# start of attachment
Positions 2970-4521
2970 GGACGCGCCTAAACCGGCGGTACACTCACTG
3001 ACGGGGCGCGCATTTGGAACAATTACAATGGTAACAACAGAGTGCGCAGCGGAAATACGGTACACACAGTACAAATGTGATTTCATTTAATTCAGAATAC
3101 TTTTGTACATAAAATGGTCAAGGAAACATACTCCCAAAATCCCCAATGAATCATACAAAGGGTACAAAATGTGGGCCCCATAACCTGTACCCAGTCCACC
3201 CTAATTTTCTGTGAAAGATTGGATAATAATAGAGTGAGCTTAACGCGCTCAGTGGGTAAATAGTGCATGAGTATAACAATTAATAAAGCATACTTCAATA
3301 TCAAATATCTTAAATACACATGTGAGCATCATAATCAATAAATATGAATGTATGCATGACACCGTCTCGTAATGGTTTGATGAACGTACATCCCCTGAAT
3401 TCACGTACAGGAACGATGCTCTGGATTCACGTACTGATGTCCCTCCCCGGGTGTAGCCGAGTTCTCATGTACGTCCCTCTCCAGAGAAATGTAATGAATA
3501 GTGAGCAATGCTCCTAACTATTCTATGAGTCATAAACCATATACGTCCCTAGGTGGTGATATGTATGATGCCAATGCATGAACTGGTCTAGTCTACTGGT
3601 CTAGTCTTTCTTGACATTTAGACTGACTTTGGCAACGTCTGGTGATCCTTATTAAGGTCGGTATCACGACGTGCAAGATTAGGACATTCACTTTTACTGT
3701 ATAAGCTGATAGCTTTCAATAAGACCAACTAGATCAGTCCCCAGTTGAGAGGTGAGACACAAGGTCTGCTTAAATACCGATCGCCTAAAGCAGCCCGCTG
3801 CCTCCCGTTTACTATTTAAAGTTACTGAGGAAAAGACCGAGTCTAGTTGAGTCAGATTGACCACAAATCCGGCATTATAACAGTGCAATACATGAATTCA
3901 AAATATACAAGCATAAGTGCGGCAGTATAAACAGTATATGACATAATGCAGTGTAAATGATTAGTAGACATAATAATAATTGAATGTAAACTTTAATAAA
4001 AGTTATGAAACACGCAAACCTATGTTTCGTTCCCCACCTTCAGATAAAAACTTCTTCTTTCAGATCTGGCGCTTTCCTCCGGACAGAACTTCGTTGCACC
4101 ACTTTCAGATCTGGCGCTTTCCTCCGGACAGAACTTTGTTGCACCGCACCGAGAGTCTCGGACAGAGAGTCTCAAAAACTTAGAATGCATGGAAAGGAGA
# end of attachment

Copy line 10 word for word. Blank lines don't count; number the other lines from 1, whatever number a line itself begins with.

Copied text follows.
3701 ATAAGCTGATAGCTTTCAATAAGACCAACTAGATCAGTCCCCAGTTGAGAGGTGAGACACAAGGTCTGCTTAAATACCGATCGCCTAAAGCAGCCCGCTG